Conservative media whips speaker votes for Rep. Jim Jordan
Conservative media voices are urging Republican members of Congress to vote for Rep. Jim Jordan for speaker of the House, helping to boost the congressman's chance of winning the gavel in a vote on Tuesday.
Why it matters: Amid the pressure campaign, a slew of Jordan skeptics has suddenly started to back the Ohio Republican, showing how much power conservative media personalities have over Republican politics.
Details: A producer for Fox News' prime-time host Sean Hannity emailed Republican congressional staffers over the weekend asking a series of leading questions related to Jordan's speaker vote.
- "Sources tell Hannity that Rep. xxxx is not supporting Rep. Jim Jordan for speaker. Can you please let me know if this is accurate?" the note, obtained by Axios, reads.
- "And if true, Hannity would like to know why, during a war breaking out between Israel and Hamas, with the war in Ukraine, with the wide open borders, with a budget that's unfinished, why would Rep. xxxx be against Rep. Jim Jordan for Speaker?" the note continues.
- It asks if there are any conditions that the congressman in question "will choose to work with Democrats on the process of electing a new speaker?"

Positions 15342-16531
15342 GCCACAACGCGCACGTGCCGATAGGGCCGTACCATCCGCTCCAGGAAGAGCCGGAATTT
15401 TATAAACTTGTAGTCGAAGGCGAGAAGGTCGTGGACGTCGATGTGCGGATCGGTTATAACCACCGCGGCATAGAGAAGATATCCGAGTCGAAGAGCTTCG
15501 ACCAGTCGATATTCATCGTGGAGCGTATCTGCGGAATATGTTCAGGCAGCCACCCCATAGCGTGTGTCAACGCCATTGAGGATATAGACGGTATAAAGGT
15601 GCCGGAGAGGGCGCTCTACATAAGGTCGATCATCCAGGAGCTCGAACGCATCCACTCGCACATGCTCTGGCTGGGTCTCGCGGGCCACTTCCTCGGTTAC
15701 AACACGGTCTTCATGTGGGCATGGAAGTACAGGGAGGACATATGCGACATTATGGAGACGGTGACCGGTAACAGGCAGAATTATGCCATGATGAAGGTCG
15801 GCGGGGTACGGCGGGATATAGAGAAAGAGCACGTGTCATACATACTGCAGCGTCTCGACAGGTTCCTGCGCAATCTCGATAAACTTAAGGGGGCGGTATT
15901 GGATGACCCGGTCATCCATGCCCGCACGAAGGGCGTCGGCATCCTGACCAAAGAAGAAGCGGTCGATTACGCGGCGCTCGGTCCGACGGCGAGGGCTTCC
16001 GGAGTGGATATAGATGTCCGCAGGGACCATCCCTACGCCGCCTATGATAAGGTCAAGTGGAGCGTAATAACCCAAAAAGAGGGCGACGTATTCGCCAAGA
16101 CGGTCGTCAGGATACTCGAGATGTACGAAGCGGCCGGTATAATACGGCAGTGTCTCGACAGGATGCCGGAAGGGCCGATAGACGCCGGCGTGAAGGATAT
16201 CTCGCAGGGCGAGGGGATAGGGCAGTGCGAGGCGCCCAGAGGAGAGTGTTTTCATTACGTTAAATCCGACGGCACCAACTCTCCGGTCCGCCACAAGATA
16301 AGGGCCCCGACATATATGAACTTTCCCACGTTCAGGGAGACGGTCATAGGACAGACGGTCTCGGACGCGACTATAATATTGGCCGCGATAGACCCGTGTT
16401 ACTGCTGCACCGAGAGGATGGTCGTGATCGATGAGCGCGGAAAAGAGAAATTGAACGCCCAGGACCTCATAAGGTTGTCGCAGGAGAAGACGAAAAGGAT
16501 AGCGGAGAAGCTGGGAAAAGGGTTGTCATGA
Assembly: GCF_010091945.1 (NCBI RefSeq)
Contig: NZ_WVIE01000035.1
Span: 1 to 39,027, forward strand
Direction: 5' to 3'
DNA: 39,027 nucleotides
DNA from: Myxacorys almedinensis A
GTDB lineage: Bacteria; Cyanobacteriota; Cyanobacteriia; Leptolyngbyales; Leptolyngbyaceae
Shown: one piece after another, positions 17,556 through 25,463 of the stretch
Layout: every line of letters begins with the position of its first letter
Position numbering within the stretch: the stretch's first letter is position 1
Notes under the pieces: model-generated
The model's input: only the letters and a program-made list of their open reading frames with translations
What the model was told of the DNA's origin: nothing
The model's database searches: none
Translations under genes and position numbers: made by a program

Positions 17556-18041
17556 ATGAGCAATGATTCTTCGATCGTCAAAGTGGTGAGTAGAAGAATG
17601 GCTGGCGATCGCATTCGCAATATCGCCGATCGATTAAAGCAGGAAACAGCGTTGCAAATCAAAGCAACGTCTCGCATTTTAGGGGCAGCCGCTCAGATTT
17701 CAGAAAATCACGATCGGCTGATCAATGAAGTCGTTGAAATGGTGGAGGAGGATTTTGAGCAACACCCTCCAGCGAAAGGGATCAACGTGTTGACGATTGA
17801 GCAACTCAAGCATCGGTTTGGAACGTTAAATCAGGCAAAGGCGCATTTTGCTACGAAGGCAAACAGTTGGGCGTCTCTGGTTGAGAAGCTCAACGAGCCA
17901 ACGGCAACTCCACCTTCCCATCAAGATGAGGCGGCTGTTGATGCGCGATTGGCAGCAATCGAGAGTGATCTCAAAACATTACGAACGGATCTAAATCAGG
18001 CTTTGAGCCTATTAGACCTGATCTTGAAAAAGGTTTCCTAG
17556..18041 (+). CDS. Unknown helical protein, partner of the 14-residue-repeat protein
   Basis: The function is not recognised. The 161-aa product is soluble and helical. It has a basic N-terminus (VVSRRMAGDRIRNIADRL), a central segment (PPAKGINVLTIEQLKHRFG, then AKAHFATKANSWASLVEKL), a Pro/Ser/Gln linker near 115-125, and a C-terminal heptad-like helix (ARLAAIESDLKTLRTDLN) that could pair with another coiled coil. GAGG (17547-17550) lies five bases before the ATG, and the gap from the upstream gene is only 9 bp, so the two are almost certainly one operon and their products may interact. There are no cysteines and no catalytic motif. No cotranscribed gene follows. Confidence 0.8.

- Fox News did not return a request for comment.
Between the lines: Other conservative voices are putting pressure on voters directly.
- "If you're living in a district with a weenie, wishy-washy Republican, call them and politely warn that if they don't elect a truly conservative House Speaker, we will campaign against you. And we will find your replacement. Call your member and tell them to vote for Jim Jordan," tweeted conservative radio host Glenn Beck.
- "WarRoom Posse Rise to the Sound of The Guns," wrote Steve Bannon, former Trump adviser and host of the popular "WarRoom" podcast, in response to a report about votes flipping for Jordan, on conservative social media site Gettr.
The big picture: Conservative radio and cable hosts have had an outsized influence on Republican politics for decades. (Fox News, for example, played a critical role in getting Donald Trump elected as president in 2016.)
- But more recently, demands by conservative media voices for ideological purity has helped to contribute to the "poisonous incentive structure" that took down former House Speaker Kevin McCarthy, Brian Rosenwald writes for Politico Magazine.